Researchers hope these types of classifications, supported by computerized methods, will prove more and more beneficial in a clinical setting.

[h/t IFL Science]

Pete Toscano, Flickr // CC BY-SA 2.0
Here's the Right Way to Pronounce 'Pulitzer'
Pete Toscano, Flickr // CC BY-SA 2.0
Pete Toscano, Flickr // CC BY-SA 2.0

The Pulitzer Prize has been awarded to top creative and scientific minds for over 100 years. Named after late 19th-century newspaper publisher Joseph Pulitzer, the prize is a household name, yet its pronunciation still tends to trip people up. Is it “pull-itzer” or “pew-litzer”?

Poynter set the record straight just in time for today’s announcement of the 2018 Pulitzer Prize winners. Emily Rauh Pulitzer, wife of the late Joseph Pulitzer Jr., told Poynter, “My husband said that his father told people to say ‘Pull it sir.’”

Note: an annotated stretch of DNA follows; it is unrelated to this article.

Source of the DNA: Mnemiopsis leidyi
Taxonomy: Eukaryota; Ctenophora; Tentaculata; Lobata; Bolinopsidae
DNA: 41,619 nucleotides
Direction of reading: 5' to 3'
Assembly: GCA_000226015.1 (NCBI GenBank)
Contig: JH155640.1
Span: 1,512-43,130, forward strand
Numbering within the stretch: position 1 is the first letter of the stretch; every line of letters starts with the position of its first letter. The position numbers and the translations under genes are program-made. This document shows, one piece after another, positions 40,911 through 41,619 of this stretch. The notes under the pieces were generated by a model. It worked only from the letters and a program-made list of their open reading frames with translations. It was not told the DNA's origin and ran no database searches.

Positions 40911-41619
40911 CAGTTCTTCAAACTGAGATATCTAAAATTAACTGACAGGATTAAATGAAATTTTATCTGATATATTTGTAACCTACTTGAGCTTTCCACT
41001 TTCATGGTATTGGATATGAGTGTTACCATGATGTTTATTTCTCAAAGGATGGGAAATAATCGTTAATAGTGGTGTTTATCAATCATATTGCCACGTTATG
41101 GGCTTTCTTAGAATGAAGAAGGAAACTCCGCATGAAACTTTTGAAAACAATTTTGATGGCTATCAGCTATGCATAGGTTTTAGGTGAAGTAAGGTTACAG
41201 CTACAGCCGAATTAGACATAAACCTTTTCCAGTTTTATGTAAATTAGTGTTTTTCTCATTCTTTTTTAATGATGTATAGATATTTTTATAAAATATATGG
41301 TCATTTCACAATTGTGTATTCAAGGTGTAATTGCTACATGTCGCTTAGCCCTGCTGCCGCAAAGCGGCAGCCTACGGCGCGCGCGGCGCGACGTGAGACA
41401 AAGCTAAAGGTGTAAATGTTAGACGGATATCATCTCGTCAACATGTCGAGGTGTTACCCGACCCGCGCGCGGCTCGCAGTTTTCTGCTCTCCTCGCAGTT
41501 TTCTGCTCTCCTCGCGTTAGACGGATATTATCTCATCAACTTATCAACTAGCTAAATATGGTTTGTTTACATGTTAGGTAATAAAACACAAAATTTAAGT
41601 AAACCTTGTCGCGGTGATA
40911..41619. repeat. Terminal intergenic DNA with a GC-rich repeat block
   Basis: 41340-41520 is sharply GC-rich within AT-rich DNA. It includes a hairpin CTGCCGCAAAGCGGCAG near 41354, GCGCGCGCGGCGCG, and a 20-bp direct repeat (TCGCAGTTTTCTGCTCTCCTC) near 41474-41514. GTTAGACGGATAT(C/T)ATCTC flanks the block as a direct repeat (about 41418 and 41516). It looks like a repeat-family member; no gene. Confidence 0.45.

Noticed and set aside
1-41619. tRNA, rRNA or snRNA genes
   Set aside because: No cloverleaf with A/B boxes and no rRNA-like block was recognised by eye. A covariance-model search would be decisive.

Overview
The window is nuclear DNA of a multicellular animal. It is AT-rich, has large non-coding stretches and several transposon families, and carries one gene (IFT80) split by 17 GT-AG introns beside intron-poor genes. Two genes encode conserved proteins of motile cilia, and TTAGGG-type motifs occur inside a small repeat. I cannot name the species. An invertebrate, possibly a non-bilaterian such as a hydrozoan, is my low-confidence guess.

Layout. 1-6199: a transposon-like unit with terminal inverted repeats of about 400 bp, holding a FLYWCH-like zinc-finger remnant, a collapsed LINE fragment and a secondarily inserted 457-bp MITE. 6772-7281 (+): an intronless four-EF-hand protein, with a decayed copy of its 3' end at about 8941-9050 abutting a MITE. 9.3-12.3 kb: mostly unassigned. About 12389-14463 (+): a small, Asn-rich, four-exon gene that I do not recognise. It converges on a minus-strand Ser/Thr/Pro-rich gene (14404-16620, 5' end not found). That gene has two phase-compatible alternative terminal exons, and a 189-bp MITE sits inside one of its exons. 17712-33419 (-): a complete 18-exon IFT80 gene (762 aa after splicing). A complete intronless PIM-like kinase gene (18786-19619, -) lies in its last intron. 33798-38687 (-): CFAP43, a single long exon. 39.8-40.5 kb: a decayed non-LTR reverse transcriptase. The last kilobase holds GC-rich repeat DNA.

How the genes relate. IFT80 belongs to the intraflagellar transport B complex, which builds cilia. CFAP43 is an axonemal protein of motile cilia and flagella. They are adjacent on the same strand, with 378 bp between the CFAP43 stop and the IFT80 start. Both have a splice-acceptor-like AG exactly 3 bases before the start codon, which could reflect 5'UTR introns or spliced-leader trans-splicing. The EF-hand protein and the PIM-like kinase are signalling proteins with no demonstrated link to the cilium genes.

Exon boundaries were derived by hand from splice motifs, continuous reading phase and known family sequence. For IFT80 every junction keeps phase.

If you’ve been saying it wrong, don’t feel too bad. Edwin Battistella, a linguist and professor at Southern Oregon University, said he pronounced it “pew-lit-zer” until a friend corrected him. Battistella looked to Joseph Pulitzer’s family history to explain why so many people pronounce it incorrectly. He writes on the Oxford University Press's OUPBlog:

“[Joseph Pulitzer] was born in Hungary, where Pulitzer, or Politzer as it is sometimes spelled, was a common family name derived from a place name in southern Moravia, the village of Pullitz. In the United States, the spelling Pulitzer would have quite naturally been Anglicized as PEW-lit-zer by analogy to the other pu spellings like pure, puritanical, pubic, puce, and so on.”

Ultimately, though, it’s up to the family to decide how they’d like their surname to be pronounced. Here it is, pronounced just how the Pulitzers like it, in a YouTube video:

[h/t Poynter]